How to grow your creative confidence as a UX designer

4 min read
Yael Levey
  •  Feb 23, 2018
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The most important part of my job as a UX designer has nothing to do with wireframing, sketching, or prototyping. I bring the most value when I’m interfacing with others—reviewing work with developers, presenting to key stakeholders, discussing the right approach to a component.

When you’re working with others, creative confidence becomes your most important indicator of success. Designers who are creatively confident:

  • Look forward to sharing their work
  • Relish the chance to discuss and debate
  • Love to see alternative ways of thinking and doing
  • Aren’t threatened by failure
  • Aren’t afraid to say “I don’t know”
  • Don’t care about things not being perfect
  • Believe in their capability to get to somewhere great in the end

The problem is that so many of us struggle with self-confidence at work—it’s why we see imposter syndrome written about so frequently. Building up your creative confidence is something you’ve got to work at, and it’ll help three specific things:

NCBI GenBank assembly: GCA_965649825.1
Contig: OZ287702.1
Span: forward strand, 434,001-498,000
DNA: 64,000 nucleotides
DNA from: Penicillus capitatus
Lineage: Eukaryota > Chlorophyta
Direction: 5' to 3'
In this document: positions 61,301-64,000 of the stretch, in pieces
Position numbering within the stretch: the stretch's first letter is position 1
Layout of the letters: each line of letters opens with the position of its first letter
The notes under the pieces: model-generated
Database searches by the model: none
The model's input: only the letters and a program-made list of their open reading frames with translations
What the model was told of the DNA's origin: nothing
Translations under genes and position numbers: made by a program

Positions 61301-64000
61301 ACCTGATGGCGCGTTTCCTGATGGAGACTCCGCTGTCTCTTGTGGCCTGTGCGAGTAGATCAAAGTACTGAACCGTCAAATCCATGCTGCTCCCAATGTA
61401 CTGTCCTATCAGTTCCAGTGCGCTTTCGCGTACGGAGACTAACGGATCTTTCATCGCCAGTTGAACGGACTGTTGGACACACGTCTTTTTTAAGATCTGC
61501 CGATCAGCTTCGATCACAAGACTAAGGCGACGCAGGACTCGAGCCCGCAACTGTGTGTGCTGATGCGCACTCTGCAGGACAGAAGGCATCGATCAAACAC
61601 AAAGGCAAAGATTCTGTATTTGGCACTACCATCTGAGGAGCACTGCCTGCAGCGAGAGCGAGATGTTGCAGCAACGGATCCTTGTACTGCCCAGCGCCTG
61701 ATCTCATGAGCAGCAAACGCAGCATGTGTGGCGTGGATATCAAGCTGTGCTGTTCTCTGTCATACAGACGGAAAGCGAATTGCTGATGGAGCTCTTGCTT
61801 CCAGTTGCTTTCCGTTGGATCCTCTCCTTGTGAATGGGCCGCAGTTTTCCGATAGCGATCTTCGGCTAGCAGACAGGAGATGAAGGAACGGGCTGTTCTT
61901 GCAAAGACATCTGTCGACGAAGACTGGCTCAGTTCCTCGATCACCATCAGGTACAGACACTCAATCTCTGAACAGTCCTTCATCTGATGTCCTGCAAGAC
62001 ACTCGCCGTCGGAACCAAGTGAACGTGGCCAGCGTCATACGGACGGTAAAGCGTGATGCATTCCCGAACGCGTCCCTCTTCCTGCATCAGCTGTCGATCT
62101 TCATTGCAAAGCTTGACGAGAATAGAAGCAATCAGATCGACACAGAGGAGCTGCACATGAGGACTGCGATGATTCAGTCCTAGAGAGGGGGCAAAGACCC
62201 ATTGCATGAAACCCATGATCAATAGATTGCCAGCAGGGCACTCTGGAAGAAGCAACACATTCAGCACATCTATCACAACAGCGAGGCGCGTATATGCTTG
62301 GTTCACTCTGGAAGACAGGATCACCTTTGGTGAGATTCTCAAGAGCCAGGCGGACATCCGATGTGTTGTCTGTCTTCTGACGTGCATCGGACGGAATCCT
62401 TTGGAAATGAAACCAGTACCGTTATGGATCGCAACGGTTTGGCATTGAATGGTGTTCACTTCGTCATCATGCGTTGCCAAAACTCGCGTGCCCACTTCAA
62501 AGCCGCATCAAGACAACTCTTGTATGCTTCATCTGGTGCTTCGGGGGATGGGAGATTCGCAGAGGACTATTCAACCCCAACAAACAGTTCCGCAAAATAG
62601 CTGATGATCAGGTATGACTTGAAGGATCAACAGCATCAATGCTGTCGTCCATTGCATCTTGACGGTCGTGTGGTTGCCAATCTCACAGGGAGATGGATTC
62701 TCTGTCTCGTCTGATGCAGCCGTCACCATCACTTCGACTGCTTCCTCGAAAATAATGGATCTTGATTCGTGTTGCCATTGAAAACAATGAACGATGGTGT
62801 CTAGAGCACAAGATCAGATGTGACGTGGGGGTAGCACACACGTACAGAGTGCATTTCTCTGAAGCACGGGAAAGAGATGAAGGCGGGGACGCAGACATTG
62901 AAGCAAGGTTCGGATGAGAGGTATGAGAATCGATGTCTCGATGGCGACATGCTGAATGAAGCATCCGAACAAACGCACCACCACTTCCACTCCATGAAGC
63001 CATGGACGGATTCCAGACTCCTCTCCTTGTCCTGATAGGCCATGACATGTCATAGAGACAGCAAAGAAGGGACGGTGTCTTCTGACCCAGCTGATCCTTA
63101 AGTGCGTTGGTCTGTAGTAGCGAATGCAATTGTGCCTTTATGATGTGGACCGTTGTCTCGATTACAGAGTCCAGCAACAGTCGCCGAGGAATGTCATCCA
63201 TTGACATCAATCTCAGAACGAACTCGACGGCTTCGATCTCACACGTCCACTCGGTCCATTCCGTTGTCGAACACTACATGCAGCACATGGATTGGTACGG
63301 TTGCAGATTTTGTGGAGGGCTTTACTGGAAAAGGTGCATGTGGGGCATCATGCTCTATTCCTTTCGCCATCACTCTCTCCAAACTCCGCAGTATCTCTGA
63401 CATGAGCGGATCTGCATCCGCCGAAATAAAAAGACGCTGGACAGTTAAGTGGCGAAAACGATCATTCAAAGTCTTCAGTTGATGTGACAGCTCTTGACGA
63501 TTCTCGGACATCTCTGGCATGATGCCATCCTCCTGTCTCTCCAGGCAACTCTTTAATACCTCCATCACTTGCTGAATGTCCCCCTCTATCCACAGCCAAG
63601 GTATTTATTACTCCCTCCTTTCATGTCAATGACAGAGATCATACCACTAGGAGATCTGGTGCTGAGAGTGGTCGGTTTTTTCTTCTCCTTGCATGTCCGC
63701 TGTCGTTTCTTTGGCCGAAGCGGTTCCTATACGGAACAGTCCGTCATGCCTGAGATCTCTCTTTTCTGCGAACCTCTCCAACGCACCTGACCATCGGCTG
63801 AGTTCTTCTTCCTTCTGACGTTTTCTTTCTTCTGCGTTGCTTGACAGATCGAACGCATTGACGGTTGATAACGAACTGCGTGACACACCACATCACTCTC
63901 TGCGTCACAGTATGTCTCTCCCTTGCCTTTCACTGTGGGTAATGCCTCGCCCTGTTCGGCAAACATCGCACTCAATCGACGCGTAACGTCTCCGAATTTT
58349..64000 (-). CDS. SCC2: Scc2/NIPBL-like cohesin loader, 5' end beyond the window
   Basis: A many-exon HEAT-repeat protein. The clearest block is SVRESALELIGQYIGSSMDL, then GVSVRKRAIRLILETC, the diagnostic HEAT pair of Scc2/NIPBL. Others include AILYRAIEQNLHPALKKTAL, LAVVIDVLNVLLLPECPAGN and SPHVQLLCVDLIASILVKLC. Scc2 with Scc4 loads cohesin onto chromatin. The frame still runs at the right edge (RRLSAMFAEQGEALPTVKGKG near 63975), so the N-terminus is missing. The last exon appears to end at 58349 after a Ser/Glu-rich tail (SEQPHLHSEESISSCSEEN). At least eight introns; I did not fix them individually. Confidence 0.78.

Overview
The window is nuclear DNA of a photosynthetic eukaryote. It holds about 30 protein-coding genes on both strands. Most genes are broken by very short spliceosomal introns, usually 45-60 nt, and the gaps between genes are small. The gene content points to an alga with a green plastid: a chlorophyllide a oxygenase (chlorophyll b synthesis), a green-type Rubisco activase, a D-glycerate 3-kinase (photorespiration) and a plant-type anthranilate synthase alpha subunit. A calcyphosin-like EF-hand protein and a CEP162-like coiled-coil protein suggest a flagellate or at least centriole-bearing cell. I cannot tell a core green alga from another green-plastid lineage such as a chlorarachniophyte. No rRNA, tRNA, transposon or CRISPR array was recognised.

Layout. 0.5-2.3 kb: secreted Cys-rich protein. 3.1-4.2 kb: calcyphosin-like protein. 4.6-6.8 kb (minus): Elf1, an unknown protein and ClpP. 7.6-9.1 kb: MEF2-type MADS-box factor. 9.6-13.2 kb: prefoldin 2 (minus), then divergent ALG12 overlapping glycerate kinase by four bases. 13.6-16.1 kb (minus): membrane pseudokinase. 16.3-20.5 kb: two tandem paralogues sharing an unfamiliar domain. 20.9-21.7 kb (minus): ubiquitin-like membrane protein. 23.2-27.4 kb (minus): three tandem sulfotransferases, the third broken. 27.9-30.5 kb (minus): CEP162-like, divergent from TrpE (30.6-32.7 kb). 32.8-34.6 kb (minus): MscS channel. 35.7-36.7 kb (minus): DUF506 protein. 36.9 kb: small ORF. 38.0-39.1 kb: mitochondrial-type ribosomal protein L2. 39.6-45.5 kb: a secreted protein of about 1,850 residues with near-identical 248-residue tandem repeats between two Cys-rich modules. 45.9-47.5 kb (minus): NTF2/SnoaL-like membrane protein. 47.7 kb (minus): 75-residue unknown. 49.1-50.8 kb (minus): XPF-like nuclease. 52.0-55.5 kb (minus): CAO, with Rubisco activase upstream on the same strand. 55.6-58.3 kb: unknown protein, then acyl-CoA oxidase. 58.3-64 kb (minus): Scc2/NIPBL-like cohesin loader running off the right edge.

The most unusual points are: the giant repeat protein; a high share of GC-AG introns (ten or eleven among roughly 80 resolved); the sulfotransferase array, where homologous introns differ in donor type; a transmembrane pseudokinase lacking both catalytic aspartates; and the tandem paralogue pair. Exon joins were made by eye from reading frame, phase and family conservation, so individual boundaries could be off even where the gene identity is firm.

• Your ability to work on your own
  • Your ability to work with other designers
  • Your ability to work with other disciplines

Related: How a Facebook designer overcame imposter syndrome

Working on your own

Collaboration is awesome, but there are lots of times designers have to work solo. You’ve got to be confident to know when to stop—not get stuck doubting your choices and spending too long designing and redesigning.

It also means that you’ll be excited to get that vital input from others at the right time, whether that’s fellow designers, colleagues, or your users. You’ll know that your outputs don’t have to be perfect to share them.

“When you’re confident, you feel empowered by your design colleagues, not threatened.”

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Working with other designers